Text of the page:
The Royal Canadian Mint is one of the most technologically sophisticated Mints in the world. It routinely strikes coins with .9999 fine gold and .99999 fine gold content. These "four nines" and "five nines" gold coins are among the purest gold coins in the world. In fact, very few Mints have managed to match the Royal Canadian Mint's five nines gold purity. The Canadian Gold Maple Leaf is one of Canada's most prominent gold coins.
The Royal Canadian Mint was established as a branch of Britain's Royal Mint in Ottawa, Canada to refine the gold flowing out of gold rushes in the Yukon and British Columbia. In 1908, the Ottawa Branch of the Royal Mint, as it was known at the time, struck its first Gold Sovereign, displaying a portrait of King Edward VII and St. George slaying the dragon. The Gold Sovereigns struck in Canada are exactly the same as those struck in countless other Mints on five continents, with the exception of the Canada "C" mintmark found below St. George on the reverse. Only 636 of these 1908 Gold Sovereigns were struck.
The only Gold Sovereigns struck at Ottawa are those from Edward VII (1908-1910) and George V (1911-1919). The rarest Canadian Gold Sovereign of them all is the 1916, with only about 20 known to exist.
In 1912, the Mint began producing $5 and $10 gold coins with the same weight and purity as the U.S. gold coins of the day. Just recently, a famous hoard of these historic Canadian gold coins surfaced in an unusual place—the vault at the Bank of Canada, where 300,000 gold coins were first sequestered in 1935.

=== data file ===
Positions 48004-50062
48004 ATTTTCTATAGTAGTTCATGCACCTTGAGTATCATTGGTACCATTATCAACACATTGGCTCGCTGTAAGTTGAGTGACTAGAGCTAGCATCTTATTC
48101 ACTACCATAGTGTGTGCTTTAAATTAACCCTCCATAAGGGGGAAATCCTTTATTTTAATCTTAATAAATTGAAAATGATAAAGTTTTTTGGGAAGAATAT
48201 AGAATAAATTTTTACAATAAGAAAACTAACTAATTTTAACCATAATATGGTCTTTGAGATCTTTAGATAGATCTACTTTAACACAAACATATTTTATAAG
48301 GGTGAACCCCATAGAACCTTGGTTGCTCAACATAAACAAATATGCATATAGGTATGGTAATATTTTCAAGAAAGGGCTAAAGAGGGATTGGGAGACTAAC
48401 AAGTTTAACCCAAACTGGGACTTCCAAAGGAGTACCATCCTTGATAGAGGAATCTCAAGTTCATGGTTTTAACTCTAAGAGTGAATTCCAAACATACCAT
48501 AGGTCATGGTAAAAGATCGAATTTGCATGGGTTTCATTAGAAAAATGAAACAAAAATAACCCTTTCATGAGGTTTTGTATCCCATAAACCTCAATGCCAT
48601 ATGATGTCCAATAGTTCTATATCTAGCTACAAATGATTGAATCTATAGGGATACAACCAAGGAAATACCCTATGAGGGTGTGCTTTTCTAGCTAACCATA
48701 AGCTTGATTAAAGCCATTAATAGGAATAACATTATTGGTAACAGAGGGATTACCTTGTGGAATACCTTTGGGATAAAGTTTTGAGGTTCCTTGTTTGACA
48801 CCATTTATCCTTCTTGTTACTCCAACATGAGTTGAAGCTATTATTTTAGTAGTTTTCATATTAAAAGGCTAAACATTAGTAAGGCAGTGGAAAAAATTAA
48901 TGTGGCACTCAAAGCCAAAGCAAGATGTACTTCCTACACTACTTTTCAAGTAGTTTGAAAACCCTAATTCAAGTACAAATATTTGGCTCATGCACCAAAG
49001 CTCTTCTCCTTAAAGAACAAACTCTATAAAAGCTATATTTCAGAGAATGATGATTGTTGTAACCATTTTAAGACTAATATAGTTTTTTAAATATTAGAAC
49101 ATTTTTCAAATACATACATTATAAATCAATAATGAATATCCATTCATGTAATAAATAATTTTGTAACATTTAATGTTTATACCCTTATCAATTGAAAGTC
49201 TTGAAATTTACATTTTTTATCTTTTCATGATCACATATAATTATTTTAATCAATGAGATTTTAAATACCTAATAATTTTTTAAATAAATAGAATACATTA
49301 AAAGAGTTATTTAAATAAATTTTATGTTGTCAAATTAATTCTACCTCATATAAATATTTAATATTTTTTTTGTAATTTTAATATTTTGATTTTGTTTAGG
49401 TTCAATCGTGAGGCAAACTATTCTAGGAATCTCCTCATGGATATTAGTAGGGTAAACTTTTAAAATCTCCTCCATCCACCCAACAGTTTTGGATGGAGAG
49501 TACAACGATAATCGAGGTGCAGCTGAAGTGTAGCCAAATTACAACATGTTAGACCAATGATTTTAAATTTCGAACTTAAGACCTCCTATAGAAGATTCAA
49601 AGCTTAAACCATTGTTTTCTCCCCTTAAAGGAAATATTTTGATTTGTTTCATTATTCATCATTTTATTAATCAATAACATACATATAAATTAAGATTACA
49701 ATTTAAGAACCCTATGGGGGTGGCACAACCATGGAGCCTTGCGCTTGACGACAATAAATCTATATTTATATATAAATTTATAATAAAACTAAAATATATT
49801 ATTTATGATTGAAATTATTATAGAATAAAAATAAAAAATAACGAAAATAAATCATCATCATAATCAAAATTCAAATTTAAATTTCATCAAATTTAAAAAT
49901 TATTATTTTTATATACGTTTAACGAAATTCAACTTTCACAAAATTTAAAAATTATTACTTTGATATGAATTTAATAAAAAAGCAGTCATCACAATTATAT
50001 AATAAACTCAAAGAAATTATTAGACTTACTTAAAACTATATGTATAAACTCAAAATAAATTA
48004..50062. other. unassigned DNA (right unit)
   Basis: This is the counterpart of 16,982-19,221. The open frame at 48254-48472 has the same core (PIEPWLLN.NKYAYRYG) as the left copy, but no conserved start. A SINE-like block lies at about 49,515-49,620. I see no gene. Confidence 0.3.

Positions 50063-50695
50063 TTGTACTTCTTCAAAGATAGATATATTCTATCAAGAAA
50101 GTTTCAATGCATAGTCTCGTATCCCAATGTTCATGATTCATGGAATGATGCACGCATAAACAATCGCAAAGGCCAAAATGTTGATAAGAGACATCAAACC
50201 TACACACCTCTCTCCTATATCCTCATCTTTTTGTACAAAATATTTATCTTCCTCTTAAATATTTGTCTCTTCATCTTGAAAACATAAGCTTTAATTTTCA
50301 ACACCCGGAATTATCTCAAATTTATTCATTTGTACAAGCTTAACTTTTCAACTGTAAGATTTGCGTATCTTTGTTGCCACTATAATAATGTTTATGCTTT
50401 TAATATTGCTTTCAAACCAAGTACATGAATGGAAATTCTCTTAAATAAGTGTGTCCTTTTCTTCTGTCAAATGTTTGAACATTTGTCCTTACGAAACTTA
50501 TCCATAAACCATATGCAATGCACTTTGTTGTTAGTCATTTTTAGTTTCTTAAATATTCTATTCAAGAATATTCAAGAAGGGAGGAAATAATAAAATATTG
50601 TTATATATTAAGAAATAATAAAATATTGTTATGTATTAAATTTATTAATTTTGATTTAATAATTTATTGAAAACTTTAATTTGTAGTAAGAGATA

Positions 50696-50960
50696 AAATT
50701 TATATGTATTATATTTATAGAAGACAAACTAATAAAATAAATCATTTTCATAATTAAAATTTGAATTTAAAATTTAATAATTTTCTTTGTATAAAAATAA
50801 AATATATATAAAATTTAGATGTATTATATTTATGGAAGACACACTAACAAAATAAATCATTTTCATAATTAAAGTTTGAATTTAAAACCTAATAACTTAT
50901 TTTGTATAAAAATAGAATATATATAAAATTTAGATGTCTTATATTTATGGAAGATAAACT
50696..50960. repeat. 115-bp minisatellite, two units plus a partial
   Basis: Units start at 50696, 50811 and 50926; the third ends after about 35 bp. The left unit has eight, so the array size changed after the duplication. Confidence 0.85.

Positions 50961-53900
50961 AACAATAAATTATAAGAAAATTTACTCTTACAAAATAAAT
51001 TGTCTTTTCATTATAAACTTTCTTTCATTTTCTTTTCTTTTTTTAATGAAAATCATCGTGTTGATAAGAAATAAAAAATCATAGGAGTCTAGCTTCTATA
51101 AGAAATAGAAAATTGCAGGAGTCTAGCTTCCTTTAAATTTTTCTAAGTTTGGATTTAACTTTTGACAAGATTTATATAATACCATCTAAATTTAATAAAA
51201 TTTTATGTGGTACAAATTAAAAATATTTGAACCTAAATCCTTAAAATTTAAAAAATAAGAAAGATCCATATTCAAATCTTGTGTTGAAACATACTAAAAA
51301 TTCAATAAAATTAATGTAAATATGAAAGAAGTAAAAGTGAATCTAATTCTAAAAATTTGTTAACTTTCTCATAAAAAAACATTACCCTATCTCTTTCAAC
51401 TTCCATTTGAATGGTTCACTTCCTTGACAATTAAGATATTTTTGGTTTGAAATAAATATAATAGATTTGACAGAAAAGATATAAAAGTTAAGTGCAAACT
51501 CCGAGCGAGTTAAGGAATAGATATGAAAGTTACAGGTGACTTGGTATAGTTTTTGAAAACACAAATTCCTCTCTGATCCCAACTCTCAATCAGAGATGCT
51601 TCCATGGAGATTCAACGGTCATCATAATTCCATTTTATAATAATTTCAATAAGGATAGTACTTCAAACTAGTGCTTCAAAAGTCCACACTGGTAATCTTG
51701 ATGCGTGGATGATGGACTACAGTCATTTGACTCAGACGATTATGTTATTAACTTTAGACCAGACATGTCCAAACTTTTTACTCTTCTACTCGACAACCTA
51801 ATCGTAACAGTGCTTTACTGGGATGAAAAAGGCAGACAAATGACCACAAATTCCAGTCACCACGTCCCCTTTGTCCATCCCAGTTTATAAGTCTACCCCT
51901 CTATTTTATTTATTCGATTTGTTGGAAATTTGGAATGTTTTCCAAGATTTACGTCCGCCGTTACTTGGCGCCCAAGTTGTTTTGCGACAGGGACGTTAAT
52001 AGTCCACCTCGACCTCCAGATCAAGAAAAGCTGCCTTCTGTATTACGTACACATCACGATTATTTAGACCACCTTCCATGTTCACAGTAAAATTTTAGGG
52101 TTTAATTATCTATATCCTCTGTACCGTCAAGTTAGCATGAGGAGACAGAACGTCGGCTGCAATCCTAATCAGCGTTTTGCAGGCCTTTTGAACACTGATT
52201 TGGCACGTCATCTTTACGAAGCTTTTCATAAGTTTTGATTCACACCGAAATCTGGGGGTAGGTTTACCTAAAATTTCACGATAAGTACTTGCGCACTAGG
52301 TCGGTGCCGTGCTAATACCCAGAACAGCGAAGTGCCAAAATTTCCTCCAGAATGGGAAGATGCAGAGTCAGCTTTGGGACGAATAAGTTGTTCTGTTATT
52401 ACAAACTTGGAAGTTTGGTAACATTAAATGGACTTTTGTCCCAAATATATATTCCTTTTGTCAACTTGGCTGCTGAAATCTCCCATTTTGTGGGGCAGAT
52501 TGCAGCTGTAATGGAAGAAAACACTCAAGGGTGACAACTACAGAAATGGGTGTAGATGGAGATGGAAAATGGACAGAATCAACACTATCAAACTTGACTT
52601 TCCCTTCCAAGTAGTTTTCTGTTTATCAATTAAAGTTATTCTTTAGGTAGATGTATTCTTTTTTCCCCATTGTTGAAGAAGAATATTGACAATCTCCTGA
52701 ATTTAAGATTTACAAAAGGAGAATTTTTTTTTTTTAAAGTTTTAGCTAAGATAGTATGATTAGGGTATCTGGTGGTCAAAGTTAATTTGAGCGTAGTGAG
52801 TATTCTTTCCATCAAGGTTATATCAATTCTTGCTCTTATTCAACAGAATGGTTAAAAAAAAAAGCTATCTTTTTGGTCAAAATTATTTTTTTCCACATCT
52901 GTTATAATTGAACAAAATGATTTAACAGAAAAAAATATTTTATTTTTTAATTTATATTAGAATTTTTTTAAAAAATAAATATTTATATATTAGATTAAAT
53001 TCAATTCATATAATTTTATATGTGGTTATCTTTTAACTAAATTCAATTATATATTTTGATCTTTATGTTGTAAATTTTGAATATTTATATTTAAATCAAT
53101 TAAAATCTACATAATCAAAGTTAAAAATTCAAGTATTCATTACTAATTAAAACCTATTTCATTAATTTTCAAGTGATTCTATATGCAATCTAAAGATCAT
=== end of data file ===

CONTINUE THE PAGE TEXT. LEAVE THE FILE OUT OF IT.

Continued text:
The coins are the vintage Canada gold coins struck a hundred years ago and denominated in dollars. They're the 1912, 1913 and 1914 Royal Canadian Gold Hoard $5 and $10 George V coins. This find shocked the numismatic community, and stackers in Canada immediately snapped up these gold coins. However, there was even more shocking news to come: the Canadian government announced that after the sale, the remainder of the coins would be melted. This find garnered attention around the world, with numerous articles written about the hoard in newspapers, including the Wall Street Journal.
The striking of these $5 and $10 gold coins ceased in 1914 and was never resumed. The Mint didn't strike another gold coin until 1967 when it minted a $20 Gold Proof commemorating the anniversary of the country's centennial.
The Mint began production of its signature gold coin, the 1 oz. Canadian Gold Maple Leaf, in 1979. It's named after the prominent leaf displayed on the coin's reverse every year. The Mint added more denominations to its popular Gold Maple Leafs over the years, producing them in Half-Gram, Tenth-Ounce, Quarter-Ounce and Half-Ounce sizes, in addition to the One Troy Ounce size.
In recent years the Mint has added numerous gold coins to its repertoire, including high face value high gold content coins. This combination of high legal tender value and high gold value started a trend that is growing in popularity around the world.